Overall though, this *is* a five star review, so I’m going to recommend you read this book – if for no other reason than maybe I’m wrong and there was genuinely a great tale in here that I just didn’t pick up on? Let me know in the comments wherever you may find this review, or on social media somewhere if that isn’t possible. Recommended.
This review of Off The Deep End by Lucinda Berry was originally written on November 24, 2022.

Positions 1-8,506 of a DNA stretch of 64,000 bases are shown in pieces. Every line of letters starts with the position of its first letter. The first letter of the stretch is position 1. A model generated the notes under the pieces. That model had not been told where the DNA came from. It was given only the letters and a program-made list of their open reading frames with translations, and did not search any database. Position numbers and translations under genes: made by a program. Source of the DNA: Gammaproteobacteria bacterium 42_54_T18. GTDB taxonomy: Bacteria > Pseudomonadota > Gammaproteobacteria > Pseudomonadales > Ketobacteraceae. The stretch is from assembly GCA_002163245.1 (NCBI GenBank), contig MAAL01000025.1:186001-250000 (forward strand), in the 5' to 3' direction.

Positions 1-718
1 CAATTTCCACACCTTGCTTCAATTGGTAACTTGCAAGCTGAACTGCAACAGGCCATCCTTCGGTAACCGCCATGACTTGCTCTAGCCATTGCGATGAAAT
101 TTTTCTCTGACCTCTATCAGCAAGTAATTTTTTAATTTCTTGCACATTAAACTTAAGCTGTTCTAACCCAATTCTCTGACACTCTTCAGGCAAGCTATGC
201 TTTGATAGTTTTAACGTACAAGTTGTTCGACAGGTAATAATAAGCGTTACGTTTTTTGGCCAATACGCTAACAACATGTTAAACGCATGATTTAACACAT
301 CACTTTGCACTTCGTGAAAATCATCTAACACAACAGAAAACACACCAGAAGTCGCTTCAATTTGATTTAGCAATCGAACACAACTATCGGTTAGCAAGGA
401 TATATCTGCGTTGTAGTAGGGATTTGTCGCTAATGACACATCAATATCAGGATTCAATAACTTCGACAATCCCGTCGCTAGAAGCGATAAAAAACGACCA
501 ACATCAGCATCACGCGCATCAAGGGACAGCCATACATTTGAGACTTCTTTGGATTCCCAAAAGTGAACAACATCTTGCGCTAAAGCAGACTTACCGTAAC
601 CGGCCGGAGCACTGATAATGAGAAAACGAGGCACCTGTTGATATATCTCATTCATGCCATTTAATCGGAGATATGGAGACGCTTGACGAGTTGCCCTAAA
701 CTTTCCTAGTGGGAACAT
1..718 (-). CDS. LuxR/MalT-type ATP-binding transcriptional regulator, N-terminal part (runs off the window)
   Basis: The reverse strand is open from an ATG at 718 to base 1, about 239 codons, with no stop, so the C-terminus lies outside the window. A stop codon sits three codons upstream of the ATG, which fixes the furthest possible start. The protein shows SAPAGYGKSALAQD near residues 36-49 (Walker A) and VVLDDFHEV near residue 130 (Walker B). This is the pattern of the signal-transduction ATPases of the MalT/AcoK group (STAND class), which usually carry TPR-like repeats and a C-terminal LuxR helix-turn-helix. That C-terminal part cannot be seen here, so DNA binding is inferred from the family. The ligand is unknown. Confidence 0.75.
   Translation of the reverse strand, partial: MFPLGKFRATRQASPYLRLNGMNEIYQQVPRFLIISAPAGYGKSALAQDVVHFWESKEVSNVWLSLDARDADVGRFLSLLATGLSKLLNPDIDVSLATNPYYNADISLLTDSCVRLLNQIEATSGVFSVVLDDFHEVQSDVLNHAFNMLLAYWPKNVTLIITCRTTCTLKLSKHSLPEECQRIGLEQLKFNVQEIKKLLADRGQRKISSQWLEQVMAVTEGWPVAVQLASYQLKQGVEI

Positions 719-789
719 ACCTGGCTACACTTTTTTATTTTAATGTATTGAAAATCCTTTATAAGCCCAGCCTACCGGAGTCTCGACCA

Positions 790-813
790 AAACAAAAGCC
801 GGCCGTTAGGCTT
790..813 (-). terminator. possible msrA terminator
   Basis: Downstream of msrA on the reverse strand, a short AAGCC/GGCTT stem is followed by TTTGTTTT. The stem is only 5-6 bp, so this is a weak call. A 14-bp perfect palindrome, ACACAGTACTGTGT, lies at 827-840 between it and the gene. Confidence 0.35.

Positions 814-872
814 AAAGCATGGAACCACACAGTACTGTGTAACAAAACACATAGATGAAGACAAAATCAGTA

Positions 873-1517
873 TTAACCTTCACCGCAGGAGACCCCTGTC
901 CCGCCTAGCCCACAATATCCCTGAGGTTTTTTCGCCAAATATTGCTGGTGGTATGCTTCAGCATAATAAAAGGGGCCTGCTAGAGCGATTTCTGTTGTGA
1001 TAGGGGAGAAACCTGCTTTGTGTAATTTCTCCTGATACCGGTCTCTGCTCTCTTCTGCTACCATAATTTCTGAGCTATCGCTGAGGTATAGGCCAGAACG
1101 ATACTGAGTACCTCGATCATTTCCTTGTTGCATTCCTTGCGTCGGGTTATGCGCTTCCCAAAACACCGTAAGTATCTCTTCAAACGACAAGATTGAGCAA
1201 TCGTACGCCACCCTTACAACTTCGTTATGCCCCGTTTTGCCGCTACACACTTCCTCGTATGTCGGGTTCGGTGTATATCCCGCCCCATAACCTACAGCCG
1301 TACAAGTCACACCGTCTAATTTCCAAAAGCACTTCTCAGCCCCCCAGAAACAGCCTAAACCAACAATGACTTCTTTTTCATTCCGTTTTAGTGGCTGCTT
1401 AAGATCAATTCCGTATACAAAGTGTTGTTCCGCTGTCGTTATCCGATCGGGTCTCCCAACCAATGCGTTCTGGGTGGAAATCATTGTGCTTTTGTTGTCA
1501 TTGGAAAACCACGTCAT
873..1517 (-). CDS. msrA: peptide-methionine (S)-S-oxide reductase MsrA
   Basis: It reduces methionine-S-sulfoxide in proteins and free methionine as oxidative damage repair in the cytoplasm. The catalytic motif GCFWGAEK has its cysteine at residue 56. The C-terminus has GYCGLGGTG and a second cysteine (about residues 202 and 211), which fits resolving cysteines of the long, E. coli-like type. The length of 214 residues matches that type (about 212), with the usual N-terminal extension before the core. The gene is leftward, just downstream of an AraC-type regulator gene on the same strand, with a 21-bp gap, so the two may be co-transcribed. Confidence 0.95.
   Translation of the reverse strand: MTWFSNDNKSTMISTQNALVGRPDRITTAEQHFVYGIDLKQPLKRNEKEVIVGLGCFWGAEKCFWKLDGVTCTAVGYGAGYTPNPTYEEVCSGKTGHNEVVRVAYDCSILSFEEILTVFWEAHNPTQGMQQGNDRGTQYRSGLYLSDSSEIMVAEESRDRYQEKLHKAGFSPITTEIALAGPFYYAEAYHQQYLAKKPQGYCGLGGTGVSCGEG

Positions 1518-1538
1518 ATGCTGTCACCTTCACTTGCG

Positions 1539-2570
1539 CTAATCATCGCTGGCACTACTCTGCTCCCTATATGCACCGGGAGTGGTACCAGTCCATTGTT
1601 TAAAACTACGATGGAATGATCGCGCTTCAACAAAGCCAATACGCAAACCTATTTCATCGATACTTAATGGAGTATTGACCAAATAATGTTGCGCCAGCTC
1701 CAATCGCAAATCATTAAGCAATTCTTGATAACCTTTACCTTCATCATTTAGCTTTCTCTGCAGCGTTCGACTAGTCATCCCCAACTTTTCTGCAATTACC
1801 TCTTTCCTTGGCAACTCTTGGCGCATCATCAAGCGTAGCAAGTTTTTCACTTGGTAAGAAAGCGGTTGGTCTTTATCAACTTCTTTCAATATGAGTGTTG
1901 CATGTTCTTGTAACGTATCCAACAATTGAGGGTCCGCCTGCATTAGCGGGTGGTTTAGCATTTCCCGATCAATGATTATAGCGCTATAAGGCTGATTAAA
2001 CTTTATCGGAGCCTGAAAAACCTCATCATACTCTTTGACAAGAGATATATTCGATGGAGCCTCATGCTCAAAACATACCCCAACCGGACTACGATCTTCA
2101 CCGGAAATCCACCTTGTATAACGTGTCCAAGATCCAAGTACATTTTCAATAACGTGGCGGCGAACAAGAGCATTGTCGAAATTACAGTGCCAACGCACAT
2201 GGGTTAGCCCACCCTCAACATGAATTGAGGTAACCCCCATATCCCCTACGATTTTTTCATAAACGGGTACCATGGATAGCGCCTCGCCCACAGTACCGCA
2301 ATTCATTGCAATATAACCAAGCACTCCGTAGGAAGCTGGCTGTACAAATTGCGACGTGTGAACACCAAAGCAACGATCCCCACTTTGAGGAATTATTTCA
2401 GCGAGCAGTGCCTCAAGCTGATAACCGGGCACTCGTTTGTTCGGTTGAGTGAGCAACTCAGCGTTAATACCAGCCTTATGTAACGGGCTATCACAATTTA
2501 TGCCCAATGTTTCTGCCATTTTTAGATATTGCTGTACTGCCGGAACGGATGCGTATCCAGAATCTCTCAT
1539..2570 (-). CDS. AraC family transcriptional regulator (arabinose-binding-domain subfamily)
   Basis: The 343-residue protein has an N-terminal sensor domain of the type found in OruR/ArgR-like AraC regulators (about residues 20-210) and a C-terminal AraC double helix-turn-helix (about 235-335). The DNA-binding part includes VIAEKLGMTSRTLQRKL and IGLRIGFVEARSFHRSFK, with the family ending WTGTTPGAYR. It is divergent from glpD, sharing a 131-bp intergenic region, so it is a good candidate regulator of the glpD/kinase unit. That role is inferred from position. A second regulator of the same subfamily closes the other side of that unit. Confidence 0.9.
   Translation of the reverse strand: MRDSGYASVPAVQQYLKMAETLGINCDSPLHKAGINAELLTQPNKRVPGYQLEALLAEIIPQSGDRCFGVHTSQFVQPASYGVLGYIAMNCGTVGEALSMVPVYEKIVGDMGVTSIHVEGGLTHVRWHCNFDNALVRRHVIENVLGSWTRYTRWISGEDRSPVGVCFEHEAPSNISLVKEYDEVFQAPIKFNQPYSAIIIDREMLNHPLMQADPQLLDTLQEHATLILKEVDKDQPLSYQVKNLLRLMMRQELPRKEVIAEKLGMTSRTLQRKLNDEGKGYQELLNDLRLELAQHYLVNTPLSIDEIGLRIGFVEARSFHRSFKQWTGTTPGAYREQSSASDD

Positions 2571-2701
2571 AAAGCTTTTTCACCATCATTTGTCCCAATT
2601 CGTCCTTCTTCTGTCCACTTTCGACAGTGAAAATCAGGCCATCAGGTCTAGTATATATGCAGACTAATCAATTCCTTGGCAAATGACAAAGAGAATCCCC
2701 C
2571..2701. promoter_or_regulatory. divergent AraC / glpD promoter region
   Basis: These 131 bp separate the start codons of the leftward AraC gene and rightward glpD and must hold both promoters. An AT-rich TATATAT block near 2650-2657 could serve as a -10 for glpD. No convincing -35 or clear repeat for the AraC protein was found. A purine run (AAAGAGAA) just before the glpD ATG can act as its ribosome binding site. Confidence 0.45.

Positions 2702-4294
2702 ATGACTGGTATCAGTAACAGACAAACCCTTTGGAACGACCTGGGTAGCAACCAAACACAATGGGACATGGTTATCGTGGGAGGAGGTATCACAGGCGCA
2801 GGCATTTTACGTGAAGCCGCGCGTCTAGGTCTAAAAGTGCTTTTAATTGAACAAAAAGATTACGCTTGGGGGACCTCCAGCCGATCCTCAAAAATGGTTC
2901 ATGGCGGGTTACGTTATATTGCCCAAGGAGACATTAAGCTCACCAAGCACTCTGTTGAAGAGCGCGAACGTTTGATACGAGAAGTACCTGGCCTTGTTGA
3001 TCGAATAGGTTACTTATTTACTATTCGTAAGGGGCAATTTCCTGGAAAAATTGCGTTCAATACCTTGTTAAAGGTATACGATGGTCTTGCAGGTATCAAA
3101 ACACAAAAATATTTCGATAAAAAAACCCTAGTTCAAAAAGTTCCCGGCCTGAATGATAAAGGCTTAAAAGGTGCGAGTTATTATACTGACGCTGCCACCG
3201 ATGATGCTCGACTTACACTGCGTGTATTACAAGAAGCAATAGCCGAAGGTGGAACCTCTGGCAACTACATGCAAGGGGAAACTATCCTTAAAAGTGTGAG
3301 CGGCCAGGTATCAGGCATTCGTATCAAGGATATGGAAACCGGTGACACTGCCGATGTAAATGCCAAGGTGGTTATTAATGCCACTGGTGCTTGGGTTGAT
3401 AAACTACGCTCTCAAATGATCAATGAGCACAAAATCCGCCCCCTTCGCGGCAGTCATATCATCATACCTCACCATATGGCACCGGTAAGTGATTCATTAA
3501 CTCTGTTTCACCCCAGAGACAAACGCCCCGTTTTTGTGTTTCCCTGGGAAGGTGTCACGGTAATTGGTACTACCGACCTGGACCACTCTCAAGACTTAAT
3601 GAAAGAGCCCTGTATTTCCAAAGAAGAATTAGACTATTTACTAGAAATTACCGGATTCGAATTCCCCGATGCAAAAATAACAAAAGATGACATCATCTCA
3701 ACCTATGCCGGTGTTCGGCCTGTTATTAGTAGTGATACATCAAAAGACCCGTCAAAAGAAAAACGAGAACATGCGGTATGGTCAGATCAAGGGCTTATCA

Creepy Series Starter. This one has a more rare premise than any detective story I’ve ever encountered: Set in Utah, the lead detective here was raised in the polygamous – and heretical, according to current LDS doctrine as I understand it – branch of the Church of Latter Day Saints, aka Mormons. Her squad is sent in to deal with particularly sensitive investigations primarily involving this group, and in this particular case actively involving her former family. Which is interesting enough, but then you get into the truly creepier/ seedier side of humanity generally and this particular sect specifically, and it gets truly… icky, let’s go with. There is a LOT of crazy to unpack here, and a lot of childhood trauma for our lead detective to try to handle in the process. Overall the mystery itself is solid, but this is clearly yet another in the police procedural genre where you’re coming into this for the team/ personal dynamics as much as for any given mystery, and Roberts does a great job of setting that up and setting it in motion. The *one* criticism is that our lead Detective is constantly referred to as “Detective Sergeant”, which is a British position and not an American one, at least per my own knowledge of American policing. (Which in some areas is quite extensive, but admittedly exact ranks within departments and peculiarities among States in those ranks is not one of them. It is *possible* that this rank exists in Utah and I am simply unaware of it, and it is a minor detail anyway, though one that can throw the reader out of the book when encountered.) Overall an interesting tale well told, and I’ll be looking forward to the next book in this series. Very much recommended.